A local business loses $280,000 to an email hacker. Why 2FA is important.

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Its true. One of our own clients lost up to $280 thousand dollars to a malicious third-party hacking into their emails. They were able to access passwords found in their emails, log into their invoicing software and pay fraudulent invoices to themselves. How did they hack into their emails? Simple, they found out their email address password and just logged in.

Its scary to think that it could be so simple for someone to get into your emails and use that information to steal hundreds of thousands of dollars. However, keep in mind if you use correct IT procedures and have knowledge about your IT failing, you can be a much less enticing and a much more difficult target. No IT system is ever 100% secure, but your IT system can be secure enough to hopefully prevent attacks all together.

So, how did the hacker manage to gain access to our client’s email password in the first place? It’s likely the result of a technique known as phishing, where fraudulent emails or websites are used to trick unsuspecting users into revealing their login credentials. Sometimes, all it takes is one misplaced click or an overlooked detail to fall victim to these sophisticated cyber traps. Learn more about phishing from our previous article about phishing.

This incident also reveals a crucial lesson: never share your passwords via email. Emails are not encrypted and are always visible in plain text. Even if the hacker didn’t have the password, if they managed to intercept the emails, they could still be able to read your emails through other attacks. Although it may seem convenient, especially when dealing with multiple accounts or collaborating with team members, sending passwords in an email is akin to leaving your house keys under the doormat. Once a hacker gains access to your email, they potentially have access to all your online accounts.

Why is this so? An email account often serves as a recovery point for most online accounts. If a hacker gains access to your email, they can trigger password resets on your other accounts and intercept the recovery emails, effectively locking you out and taking control. It’s a digital domino effect of disastrous proportions.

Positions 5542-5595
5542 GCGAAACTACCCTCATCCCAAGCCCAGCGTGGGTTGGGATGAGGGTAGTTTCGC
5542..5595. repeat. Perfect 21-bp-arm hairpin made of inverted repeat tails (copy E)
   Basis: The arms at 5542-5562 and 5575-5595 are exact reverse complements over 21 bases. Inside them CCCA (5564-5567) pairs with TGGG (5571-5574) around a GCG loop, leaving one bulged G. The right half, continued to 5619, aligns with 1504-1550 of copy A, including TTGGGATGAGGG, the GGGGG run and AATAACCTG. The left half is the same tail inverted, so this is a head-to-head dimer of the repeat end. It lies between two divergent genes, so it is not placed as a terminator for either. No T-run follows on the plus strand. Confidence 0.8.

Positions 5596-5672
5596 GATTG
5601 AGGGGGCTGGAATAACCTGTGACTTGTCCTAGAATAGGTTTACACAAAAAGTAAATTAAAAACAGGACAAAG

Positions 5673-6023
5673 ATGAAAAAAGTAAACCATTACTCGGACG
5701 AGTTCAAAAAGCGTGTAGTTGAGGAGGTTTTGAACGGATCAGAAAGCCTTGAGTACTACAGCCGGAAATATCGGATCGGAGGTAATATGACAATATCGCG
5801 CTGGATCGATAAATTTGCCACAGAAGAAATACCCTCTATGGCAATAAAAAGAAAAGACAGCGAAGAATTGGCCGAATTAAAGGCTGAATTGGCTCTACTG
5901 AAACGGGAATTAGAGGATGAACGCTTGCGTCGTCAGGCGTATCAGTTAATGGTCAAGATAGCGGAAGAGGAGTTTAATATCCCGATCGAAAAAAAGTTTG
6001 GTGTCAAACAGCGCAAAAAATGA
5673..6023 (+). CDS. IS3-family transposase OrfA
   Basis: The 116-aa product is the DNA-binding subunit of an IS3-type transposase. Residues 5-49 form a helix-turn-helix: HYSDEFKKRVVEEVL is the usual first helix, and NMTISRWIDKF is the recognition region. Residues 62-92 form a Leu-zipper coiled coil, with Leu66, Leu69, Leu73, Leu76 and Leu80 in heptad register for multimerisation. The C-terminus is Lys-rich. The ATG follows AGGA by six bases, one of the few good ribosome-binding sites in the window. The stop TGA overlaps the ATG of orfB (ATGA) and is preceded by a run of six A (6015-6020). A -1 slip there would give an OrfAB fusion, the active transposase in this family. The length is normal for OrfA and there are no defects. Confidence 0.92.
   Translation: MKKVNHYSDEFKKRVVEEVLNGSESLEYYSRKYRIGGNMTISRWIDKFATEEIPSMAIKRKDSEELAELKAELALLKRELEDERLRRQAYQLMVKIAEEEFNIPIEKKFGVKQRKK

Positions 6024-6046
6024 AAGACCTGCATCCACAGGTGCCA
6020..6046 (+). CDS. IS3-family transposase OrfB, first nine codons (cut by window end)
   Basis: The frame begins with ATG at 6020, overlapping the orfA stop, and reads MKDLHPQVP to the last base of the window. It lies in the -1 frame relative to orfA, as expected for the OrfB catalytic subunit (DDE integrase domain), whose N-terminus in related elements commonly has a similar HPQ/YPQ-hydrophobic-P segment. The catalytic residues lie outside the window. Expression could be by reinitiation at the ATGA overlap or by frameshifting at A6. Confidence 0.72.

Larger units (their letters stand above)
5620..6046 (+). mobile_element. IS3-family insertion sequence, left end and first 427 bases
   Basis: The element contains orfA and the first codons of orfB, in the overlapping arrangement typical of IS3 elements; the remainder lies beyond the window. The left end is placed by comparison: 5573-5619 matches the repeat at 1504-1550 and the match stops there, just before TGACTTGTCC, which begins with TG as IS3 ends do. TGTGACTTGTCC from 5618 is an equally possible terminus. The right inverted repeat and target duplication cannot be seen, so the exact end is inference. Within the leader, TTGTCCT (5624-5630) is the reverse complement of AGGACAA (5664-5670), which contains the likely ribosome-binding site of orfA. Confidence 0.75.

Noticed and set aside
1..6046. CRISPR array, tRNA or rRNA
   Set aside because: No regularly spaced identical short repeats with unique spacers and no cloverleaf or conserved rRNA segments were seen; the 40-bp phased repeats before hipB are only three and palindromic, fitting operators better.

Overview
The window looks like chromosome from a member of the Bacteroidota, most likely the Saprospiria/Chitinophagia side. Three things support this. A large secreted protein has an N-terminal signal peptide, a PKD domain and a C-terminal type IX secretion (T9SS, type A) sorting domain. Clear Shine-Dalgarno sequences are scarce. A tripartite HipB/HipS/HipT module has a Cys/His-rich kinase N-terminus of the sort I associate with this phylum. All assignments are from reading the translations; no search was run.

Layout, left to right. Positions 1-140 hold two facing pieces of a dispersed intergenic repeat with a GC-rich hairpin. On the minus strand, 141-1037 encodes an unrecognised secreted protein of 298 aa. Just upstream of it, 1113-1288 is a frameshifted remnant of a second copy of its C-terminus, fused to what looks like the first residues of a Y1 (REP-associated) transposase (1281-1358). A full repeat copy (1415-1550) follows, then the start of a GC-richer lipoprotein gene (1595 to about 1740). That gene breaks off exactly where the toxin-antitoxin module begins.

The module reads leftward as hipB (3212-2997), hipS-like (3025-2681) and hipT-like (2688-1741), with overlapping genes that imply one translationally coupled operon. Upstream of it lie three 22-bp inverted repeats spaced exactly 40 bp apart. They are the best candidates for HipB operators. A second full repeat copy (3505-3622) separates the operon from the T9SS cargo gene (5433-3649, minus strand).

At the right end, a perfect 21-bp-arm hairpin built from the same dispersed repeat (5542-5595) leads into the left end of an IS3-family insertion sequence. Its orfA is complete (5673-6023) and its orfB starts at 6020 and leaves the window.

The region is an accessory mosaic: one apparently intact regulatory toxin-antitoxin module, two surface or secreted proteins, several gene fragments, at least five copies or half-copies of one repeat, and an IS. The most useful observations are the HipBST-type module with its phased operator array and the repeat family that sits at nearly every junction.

This brings us to the vital importance of Two-Factor Authentication (2FA).

2FA provides an extra layer of security by requiring two forms of identification before granting access. Typically, the first form is something you know (your password), and the second form is something you have (like your mobile device) or something you are (like your fingerprint). This means that even if a hacker manages to compromise your password, they would still need the second authentication factor to access your account.

Many popular email services, including Gmail, Outlook, and Yahoo, offer 2FA. Here’s a simplified guide on how to enable it:


Go to your Google Account.

Under “Security,” select “2-Step Verification.”

Click “Get started.”

Follow the prompts to set up your verification method.


Go to your Microsoft account security page. This requires new versions of outlook that use Microsoft Accounts.

Under “Two-step verification,” click “Set up two-step verification.”

Follow the prompts to set up your verification method.


Go to your Account security page.

Click “Two-step verification.”

Enter your mobile number.

Click “Send SMS” or “Call me” to get a verification code.

Enter the code and activate 2FA.

In a digital world where cyber threats are ever-present and ever-evolving, adopting proactive measures like avoiding the sharing of passwords via email and enabling 2FA is crucial. It’s not just about protecting your business’s financial assets—it’s about safeguarding your reputation, your customer relationships, and your peace of mind.

However, remember that no security measure is infallible. Continue educating yourself and your team about the latest cyber threats and mitigation strategies. There are other IT practises such as “Need to know” access policy, Zero Trust Architecture, Vulnerability assessments and much more. A cybersecure business is not a destination, but a journey, and with each step, you make your business a harder target for those with malicious intent.

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